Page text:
Iris and Thomas had come to the colony only a year before with nothing but a few changes of clothes. It had represented a fresh start. A new life with none of the horrors of the old. Iris had left behind everything without a qualm, even though the work on Haven was difficult. She welcomed it.

Freedom from fear and pain was worth every ounce of hard work that greeted her from the moment she got up in the morning until she collapsed into bed at night. Her life before Armageddon, lived in a fine home with every material comfort she could wish for, had been a nightmare. One she was grateful to have awakened from.

The heater clicked on, rumbling like an angry beast deep within the home’s guts beneath the floor. Jol frowned for a moment before turning his attention to Iris’ son.

“Your child is named Thomas?” He consulted his handheld again.

“Yes,” Iris confirmed.

“The difficulties he has, they cannot be corrected through medical means?” Jol’s question seemed merely interested, not judgmental. Not rife with the usual rabid curiosity masked as sappy concern. It was a nice change.

Iris answered easily. “His brain works differently from most others. He’s not neural-typical. He could take drugs to calm some of his behaviors, but I don’t like for him to. Medications make him feel tired and out of it. His thinking becomes sluggish.” She added defensively, “I think he’s perfect.”

Jol kept his gaze on the playing boy. “He is certainly empathetic. Your tears worried him greatly. It is good for someone so young to feel concern for others.”

Thomas was locked in his own world at the moment, not noticing them. “Train climbs up the hill. Train climbs up the hill,” he singsonged, pushing his toy.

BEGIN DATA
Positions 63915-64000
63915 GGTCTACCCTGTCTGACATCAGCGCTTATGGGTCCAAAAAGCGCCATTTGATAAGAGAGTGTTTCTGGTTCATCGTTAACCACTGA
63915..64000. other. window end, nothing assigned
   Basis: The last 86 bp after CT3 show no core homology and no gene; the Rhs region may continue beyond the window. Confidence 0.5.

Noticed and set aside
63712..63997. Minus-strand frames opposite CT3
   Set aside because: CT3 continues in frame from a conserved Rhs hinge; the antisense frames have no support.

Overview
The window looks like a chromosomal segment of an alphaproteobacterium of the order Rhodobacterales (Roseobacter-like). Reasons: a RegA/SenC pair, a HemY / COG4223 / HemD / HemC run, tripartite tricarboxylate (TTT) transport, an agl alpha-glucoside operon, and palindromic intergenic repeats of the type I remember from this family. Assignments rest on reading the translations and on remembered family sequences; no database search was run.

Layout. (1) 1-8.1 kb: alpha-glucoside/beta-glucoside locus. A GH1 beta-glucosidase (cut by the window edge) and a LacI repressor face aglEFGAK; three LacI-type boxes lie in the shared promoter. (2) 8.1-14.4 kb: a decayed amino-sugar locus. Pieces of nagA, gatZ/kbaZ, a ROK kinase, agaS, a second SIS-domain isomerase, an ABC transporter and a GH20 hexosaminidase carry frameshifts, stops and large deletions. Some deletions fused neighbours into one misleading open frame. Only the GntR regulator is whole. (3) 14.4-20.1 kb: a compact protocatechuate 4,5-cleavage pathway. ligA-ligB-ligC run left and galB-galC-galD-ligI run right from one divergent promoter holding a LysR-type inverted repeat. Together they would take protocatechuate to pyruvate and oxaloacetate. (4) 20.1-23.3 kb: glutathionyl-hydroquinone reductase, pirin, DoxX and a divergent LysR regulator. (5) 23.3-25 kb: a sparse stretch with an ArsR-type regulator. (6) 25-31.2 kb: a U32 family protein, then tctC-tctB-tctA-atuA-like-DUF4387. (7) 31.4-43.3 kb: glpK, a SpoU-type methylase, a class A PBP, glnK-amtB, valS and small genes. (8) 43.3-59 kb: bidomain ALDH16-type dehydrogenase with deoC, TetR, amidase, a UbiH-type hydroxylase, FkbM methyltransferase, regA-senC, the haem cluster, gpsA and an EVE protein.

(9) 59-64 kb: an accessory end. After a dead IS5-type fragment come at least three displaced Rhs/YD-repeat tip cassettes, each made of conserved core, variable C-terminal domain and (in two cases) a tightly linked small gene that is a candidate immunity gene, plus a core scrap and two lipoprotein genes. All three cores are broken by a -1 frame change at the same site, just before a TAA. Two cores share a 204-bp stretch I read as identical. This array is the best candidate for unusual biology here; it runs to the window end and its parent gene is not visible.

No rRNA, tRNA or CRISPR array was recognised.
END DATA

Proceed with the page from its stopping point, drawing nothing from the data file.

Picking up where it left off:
Jol looked at the scattered blocks and building toys. He seemed particularly fascinated by the myriad of trains; some were only rudimentary assemblies, but quite a few were intricate pieces that had been put together from all sorts of materials. One vision of a steam engine had the tines of a fork as its cowcatcher. Everything Thomas came across was fair game to be converted into his passion.

The Kalquorian gave the little boy an appraising stare. “How old is he?”

“Six.”

Jol’s eyebrows shot high. “He built those toy conveyances himself?”

Iris snorted. “Don’t look at me. I can barely put together a jigsaw puzzle. Thomas?”

Thomas kept playing, completely submerged in his own world. Whatever universe had been conjured in his head didn’t include Iris, Jol, or anything else. It consisted of just his train and the hill it endlessly climbed and descended.

Iris spoke a little louder with more firmness, working to yank the boy back into an often unkind reality. “Thomas? Thomas, look at me.”

Her voice broke through. He came out of his happy fantasy to look at her expectantly.

She smiled at him and motioned to the large man sitting across from her. “Thomas, this is Nobek Jol. Say, ‘hello Nobek Jol’.”

Mimicking her tone exactly, Thomas looked down at his train. “Hello, Nobek Jol.”

“Hello, Thomas. What are you playing with?” Jol leaned slightly forward, as if interested.

Thomas held up the locomotive made of castoff bits of wood, screws, and metal pieces. His eyes never left the piece. “Train. Train rolls down the hill.”

Jol cocked his head to one side, peering at the toy. “I saw it roll down the hill. Will you let me hold your train?”

When the boy hesitated, Iris urged, “Thomas, give Nobek Jol your train. Let him see it.”

She half-expected him to tell her no and return to his play. Instead, he stood and walked over to Jol. When the Kalquorian held out his hand, Thomas carefully placed the train in his grip. His gaze never left the toy.

Iris looked at how tiny her son looked next to the mammoth alien. Thomas was tall for his age, his body strong and sturdy. Yet he looked too vulnerable at Jol’s side. A momentary stab of panic went through her heart. It subsided almost immediately, washed away by a sudden, instinctual knowledge that there was nothing to fear from Jol.

Iris frowned. She didn’t know the Kalquorian. There was no reason to trust him. Yet as the boy and alien studied the locomotive, their heads close together, the feeling that Thomas was utterly safe with the Nobek persisted.

Jol turned the locomotive over in his hands, inspecting the homemade toy. It was one of Thomas’ better constructions, his most recent.